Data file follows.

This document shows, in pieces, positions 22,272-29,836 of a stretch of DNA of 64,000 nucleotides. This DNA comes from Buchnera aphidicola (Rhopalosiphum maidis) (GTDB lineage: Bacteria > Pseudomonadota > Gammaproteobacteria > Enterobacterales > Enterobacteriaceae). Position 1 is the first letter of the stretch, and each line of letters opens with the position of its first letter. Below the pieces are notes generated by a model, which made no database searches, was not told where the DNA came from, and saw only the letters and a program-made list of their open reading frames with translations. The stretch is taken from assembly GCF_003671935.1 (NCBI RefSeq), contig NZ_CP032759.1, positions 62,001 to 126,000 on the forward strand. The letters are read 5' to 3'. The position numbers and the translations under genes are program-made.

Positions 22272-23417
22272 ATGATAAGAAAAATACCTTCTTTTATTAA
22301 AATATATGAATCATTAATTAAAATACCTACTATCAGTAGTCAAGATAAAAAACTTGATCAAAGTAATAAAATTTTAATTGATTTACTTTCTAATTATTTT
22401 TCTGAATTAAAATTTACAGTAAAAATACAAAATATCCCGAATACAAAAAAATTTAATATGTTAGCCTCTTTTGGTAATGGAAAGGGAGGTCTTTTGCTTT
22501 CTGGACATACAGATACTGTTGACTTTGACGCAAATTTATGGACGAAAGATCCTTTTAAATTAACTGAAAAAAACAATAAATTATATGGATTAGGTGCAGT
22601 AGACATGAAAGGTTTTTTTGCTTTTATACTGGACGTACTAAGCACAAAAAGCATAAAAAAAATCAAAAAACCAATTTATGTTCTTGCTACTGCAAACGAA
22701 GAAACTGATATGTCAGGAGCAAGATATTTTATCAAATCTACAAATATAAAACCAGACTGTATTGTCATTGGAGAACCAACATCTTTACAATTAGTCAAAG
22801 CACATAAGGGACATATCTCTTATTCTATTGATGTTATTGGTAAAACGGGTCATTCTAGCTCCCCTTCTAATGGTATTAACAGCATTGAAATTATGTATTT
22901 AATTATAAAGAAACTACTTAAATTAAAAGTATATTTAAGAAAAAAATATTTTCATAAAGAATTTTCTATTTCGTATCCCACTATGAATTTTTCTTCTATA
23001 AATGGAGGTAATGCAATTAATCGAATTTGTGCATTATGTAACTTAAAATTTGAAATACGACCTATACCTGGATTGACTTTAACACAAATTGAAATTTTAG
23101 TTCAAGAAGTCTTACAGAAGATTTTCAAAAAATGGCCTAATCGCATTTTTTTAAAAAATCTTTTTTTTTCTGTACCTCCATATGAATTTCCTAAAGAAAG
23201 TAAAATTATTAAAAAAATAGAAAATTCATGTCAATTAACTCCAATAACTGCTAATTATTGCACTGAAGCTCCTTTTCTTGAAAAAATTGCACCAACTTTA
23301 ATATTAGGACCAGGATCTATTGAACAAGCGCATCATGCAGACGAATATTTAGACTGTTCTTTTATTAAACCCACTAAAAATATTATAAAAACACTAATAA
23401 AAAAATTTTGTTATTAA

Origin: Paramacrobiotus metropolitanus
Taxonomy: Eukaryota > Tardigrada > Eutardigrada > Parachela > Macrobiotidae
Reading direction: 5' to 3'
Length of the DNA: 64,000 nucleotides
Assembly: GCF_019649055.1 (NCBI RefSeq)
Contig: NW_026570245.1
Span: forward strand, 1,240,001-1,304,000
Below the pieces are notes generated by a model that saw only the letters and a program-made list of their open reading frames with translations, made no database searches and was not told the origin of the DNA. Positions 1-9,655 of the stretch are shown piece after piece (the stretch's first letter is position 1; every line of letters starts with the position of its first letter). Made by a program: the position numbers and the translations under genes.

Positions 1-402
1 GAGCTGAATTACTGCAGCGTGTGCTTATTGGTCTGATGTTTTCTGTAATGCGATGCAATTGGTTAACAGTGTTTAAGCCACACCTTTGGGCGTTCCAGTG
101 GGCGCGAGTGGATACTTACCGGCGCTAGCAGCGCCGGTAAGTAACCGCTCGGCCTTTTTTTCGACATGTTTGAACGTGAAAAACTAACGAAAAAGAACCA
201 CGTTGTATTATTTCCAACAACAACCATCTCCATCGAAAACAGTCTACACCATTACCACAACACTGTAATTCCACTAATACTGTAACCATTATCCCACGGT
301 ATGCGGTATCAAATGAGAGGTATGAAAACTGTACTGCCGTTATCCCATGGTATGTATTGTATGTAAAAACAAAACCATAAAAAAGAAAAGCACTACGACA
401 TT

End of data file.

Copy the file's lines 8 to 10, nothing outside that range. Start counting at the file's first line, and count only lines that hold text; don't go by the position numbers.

22701 GAAACTGATATGTCAGGAGCAAGATATTTTATCAAATCTACAAATATAAAACCAGACTGTATTGTCATTGGAGAACCAACATCTTTACAATTAGTCAAAG
22801 CACATAAGGGACATATCTCTTATTCTATTGATGTTATTGGTAAAACGGGTCATTCTAGCTCCCCTTCTAATGGTATTAACAGCATTGAAATTATGTATTT
22901 AATTATAAAGAAACTACTTAAATTAAAAGTATATTTAAGAAAAAAATATTTTCATAAAGAATTTTCTATTTCGTATCCCACTATGAATTTTTCTTCTATA